It may seem like needless worry over a phenomenon that has been recurring for a few thousand years. Indeed, under ideal conditions only 15-20 percent of overstory trees die as a result of consecutive defoliations, according to Dr. Douglas Allen of SUNY-ESF. But trees have never experienced water stress like they have in the past two decades, especially in 2012 and 2016. It may take two to three years for a tree to recover from such prolonged dry spells. Other pests like scale only add to the stress. As if that wasn’t enough, a researcher at the University of Alberta discovered that outbreaks in fragmented forests last much longer than those in large unbroken tracts of forest.
In the past, some maple producers had their sugar bushes aerially sprayed to control tent caterpillars. The best product for killing them is a called Bt (for Bacillus thurengiensis, the organism that makes the toxin) and is available under various trade names like Dipel or Thuricide. Bt is nontoxic to humans, wildlife and other insects. In cases of bad tent caterpillar outbreaks, timber managers may want to consider delaying thinning operations in the most heavily infested stands, as harvesting operations can further stress trees. Horse owners with a pregnant mare would do well to try and limit ETC around pastures. Such controls might include removing host trees or even spraying a band of insecticide (use per label) around the perimeter.
Homeowners can use Bt on their yard trees, but you’ll have to hurry to control the eastern tent caterpillar, as they’re getting past the life stage that’s easy to control. Since they congregate in their nests in daylight, their nests can be thrown to the ground and squashed where they’re reachable. Do not attempt to burn out their nests—it damages the tree, is dangerous, and does not even kill very many caterpillars.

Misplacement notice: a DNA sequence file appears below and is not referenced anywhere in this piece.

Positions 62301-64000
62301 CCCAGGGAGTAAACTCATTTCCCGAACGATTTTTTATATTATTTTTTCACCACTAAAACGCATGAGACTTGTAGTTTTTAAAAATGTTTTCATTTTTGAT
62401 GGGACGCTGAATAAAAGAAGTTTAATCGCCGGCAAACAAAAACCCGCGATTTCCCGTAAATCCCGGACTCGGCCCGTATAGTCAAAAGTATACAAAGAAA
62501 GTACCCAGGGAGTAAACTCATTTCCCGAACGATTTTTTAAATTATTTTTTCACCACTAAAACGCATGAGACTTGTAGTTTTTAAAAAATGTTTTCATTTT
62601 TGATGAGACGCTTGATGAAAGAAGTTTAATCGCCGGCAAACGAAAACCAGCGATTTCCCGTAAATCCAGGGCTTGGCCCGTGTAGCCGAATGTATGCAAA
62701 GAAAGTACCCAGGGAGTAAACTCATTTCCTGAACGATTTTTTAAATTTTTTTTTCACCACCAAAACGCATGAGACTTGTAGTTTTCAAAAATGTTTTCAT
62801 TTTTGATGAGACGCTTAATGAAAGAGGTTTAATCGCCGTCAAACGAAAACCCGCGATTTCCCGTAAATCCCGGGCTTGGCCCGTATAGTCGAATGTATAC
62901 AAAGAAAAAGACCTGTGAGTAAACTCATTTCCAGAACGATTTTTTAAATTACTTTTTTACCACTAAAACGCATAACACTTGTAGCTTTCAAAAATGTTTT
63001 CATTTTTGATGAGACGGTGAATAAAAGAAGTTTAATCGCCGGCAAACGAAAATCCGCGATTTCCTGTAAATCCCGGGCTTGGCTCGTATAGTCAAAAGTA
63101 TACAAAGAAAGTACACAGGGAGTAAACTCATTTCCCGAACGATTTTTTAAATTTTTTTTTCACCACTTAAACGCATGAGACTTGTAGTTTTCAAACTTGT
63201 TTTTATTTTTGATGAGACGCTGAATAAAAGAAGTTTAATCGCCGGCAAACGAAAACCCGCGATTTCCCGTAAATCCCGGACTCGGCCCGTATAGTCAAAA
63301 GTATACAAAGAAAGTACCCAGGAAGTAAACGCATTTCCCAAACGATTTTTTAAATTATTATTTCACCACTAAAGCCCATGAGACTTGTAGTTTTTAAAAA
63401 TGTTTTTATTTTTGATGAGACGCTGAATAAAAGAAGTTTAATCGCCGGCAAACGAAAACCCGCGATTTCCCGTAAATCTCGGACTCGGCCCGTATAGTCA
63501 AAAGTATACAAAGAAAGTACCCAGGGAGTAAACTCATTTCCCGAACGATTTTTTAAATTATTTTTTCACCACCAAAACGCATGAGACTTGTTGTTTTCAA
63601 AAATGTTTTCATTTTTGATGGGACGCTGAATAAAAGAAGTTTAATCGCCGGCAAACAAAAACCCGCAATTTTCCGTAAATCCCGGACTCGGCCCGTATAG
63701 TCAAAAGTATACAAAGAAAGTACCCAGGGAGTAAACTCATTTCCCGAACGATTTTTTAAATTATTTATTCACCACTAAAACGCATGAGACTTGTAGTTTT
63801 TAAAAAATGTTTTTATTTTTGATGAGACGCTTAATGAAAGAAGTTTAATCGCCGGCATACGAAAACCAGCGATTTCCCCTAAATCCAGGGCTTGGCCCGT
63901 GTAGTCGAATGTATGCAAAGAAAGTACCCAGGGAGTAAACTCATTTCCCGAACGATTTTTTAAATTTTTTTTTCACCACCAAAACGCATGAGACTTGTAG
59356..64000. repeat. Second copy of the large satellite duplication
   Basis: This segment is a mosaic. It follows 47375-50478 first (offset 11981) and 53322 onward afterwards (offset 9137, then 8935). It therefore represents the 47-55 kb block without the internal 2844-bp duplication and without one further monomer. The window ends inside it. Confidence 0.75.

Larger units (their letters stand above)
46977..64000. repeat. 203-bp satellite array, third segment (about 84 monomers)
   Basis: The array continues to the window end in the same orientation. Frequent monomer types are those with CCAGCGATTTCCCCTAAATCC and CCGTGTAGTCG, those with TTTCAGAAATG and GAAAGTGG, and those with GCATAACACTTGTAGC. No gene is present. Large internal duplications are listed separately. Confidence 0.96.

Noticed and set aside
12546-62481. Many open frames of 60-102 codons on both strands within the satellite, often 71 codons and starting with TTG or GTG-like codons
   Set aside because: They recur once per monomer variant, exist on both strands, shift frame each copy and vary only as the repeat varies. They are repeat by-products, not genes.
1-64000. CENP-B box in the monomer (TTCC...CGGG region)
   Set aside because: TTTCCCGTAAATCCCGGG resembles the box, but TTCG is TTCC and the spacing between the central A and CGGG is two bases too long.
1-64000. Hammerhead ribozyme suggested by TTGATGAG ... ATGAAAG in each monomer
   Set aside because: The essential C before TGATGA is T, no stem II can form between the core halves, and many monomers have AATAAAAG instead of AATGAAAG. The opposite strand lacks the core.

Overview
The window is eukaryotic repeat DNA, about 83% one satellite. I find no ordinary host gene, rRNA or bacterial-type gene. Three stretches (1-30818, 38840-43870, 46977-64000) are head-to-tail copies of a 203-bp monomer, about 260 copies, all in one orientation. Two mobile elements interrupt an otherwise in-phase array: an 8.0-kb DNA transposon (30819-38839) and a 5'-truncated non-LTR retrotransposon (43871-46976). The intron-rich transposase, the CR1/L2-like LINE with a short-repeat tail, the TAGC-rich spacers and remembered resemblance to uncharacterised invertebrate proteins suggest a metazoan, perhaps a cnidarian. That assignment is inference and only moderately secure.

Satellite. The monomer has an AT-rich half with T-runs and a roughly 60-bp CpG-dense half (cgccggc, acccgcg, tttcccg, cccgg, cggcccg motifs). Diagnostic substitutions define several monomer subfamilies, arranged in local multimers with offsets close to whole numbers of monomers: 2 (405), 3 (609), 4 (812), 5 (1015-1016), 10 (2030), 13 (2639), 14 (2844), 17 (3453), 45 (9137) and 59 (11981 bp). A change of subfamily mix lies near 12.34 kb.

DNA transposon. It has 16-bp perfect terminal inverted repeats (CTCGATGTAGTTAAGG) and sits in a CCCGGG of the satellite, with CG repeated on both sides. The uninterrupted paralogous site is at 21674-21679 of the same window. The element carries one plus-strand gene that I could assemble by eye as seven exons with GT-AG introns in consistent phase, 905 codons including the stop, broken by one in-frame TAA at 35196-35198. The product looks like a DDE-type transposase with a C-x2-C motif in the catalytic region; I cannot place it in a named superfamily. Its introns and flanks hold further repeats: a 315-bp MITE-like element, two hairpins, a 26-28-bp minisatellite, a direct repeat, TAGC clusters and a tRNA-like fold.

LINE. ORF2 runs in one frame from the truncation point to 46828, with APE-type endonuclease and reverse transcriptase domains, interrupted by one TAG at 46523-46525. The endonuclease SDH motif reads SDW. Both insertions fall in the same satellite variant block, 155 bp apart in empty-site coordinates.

Forest tent caterpillars are still small enough that there’s time to spray Bt, and while they can sometimes be found on the same fruit trees as ETC, a professional spray rig would be needed to reach into the canopy of the mature trees they infest. When these pests eat up one food source they’ll travel to seek another. Using sticky traps like ‘Tanglefoot’ and other brands on the trunks can help protect small yard trees from getting invaded by hungry hordes on the march. Watering yard trees during dry periods can help them recover from defoliation.
There are many natural controls for tent caterpillars like viruses and fungi, but it takes a few years for these to build up to the point where they bring down the caterpillar population. Infestations typically last from two to four years in large tracts of forest, and up to six years in small blocks. One reason fragmented forests have longer infestation times is that sunlight inhibits a caterpillar-killing virus. A species of non- biting fly parasitizes caterpillars, so although these flies can be a nuisance themselves, remember what they’re doing. Unfortunately, no birds native to the area are known to eat the tent worms.
While we may not see a bad tent caterpillar outbreak for a few years yet, keep an eye out for tents.